I learned something new today.
Did you know that the root word of “happy” is “hap” – a word that means “chance or fortune”?
It’s funny how etymology can point out some simple truths.
The problem with happiness is that it has a dependency on luck – on happenstance. That’s why seeking happiness is such a ridiculous idea. Seeking happiness is the equivalent of seeking serendipity.
By definition, good fortune, the cause of happiness, is something extrinsic to the individual. It is something “out there” that sometimes happens to create a favourable chemical reaction in your brain which is what we call happiness.
It’s not really what people think it is at all, which could explain why so many people ask “what can I do to be happy?”
There is nothing that you can do to be happy – no more than you can do in order to be lucky.
But, there is still something far deeper than happiness that is fully within your sphere of influence, and will allow you to have a deeper and more meaningful experience of happiness when it comes your way, and that is contentment.
We’ve misunderstood our own language so much that a lot of people believe that contentedness is some kind of apathetic, stoic, lower form of happiness. Things aren’t great, but they could be worse.
But etymology tells us a different story. Where happiness is based on external factors like luck, contentment is defined as “a state of satisfaction and inner peace.”
So that’s it.
Happiness = Satisfaction from external factors such as people, achievement and luck
Contentment = Satisfaction from inner peace
That’s not to say that happiness is not a good thing, or not something to enjoy. But you won’t experience true happiness until you learn to choose to be content.
Remember, the world is your mirror. Your inner state is reflected by the outside world.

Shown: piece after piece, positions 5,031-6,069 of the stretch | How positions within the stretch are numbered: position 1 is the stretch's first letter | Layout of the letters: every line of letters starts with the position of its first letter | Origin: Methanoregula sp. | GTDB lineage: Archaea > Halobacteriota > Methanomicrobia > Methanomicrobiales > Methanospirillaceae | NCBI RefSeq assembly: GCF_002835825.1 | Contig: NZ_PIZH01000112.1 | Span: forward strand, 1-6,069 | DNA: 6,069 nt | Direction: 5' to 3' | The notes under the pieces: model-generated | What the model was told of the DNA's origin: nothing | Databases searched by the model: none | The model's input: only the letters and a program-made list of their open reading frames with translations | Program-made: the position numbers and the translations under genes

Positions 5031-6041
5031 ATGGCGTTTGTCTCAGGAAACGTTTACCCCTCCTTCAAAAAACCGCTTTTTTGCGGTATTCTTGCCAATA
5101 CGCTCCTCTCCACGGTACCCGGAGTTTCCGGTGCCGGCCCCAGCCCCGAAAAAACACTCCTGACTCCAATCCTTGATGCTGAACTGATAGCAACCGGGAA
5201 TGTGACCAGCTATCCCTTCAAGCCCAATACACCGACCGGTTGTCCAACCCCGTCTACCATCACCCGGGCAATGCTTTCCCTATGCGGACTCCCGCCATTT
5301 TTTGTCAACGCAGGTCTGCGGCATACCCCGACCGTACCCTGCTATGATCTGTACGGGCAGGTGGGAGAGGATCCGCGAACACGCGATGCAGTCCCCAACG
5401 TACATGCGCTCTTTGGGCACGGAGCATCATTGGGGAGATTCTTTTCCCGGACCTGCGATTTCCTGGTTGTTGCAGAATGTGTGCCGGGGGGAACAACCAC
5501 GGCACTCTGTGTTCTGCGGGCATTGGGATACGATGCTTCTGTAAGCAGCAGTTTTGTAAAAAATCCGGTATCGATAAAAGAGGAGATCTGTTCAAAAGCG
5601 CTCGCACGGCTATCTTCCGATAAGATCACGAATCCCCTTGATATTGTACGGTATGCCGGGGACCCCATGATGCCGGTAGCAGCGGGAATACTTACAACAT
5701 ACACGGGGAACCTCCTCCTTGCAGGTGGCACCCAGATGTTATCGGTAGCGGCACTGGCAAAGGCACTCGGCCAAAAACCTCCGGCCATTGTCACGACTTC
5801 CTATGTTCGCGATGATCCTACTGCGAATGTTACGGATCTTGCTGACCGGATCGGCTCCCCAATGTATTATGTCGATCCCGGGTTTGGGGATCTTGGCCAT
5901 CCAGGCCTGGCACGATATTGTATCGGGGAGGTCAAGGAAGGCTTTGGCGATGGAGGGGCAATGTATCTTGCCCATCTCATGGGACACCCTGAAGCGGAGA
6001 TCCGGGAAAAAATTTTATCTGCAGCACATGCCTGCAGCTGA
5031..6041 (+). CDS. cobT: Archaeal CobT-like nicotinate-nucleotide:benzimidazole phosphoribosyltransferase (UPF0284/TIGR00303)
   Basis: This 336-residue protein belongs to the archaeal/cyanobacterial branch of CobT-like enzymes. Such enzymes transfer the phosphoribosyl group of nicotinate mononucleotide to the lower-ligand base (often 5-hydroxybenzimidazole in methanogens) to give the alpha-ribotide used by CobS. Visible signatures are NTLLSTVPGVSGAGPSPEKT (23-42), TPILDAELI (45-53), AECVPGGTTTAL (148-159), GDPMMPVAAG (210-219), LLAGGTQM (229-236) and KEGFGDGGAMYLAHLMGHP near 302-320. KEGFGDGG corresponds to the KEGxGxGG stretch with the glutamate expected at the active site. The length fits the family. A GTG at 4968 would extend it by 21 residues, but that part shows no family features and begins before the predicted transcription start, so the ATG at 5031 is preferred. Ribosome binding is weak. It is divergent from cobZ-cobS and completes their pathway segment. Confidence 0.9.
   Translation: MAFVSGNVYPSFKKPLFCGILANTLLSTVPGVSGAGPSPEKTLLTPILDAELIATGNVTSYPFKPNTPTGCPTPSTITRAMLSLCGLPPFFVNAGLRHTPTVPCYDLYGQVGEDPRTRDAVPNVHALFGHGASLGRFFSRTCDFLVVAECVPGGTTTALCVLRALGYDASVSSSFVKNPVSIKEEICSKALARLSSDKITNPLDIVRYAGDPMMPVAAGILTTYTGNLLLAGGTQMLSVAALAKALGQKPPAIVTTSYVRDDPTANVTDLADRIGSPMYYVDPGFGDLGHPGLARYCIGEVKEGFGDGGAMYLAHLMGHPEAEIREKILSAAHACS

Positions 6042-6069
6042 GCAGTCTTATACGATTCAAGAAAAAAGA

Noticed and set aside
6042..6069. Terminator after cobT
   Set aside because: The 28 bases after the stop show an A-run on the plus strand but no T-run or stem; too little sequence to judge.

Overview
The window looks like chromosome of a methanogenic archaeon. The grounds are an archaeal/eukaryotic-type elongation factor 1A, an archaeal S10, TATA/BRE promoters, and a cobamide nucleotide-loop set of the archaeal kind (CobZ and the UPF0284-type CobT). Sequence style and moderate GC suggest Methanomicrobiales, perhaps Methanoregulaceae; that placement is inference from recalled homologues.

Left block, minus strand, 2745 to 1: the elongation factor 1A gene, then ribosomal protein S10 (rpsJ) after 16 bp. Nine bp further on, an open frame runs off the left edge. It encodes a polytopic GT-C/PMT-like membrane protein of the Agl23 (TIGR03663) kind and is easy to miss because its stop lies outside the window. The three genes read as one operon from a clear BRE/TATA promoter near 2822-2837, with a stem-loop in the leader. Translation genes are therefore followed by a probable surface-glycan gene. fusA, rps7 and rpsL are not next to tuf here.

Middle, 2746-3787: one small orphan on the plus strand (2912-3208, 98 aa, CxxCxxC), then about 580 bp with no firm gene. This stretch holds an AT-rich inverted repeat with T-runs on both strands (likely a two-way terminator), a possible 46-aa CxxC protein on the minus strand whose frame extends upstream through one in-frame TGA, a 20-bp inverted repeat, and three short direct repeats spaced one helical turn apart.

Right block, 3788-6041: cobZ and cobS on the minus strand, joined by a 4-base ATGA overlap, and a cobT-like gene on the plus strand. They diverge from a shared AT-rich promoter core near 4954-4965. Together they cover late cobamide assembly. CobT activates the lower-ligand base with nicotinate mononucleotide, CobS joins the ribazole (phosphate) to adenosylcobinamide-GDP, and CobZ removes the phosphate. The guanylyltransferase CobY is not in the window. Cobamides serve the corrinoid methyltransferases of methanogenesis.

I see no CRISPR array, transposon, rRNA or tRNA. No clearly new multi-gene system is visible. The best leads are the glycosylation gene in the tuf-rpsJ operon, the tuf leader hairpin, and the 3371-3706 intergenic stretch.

That’s why they say “money can’t buy you happiness.”
I think a more accurate saying would be “money can’t buy you contentedness”, because it is a state of mind. Money can buy you the seeds of fortunate circumstances, but you have to cultivate the fertile soil of contentedness for it to grow and flourish, rather than it just being a fleeting thing. Otherwise, your happiness just dies and you need to buy more seeds in order to experience any form of joy, because it never lasts.
How mental is that?
Just look at rich people. They have everything that society tells you that you need in order to be happy – a mansion, a nice car and a portfolio of investments.
But are most of them happy?
A huge amount are not. They are more concerned with losing what they have, or not getting a good return in an investment with it as they could, and in doing so, they are not content. And without the prerequisite of contentedness, happiness will never last.
But once you have chosen contentedness, you have the foundation in place, and when external circumstances reflect fortune to you, whether in the form of friendship, money or opportunity, you will be able to enjoy the happiness that comes from it.
Nobody and nothing is responsible for your contentment except you.
Not professors. Not publishers. Not family. Not followers. Not the government.
Conversely, no one can rob you of your inner peace unless you choose to allow them to.
That’s a huge responsibility, but it is the greatest power that you will ever wield – how you choose to think and how you choose to respond to each moment, regardless of what it looks like, and to remain content.
I know, it’s hard to be content when you have to go to work and that project deadline is due and you have to work overtime to meet it and your payday seems too far away and your wife isn’t talking to you because you forgot your anniversary.
But you can still choose to be content. No person or circumstance can take that from you, unless you allow them to. In fact, it is about the only thing in the world that truly have full control of and can never be taken from you – it is your birthright.
I have just finished reading Man’s Search for Meaning by Viktor Frankl, and it really got me thinking about the concept of happiness.
He was imprisoned in a concentration camp, lost his family, his life’s work and every one of his possessions and still chose to be content. Because that was his last freedom – choosing how to behave.
And I figure that if he can choose to be content while digging ditches in frozen tundra, while starving, sick and isolated with the threat of death looming over his head constantly, I figure I can choose to be content in the face of my first-world problems.
Be content, and you will be ready to receive happiness when it comes your way.
It’s just a choice.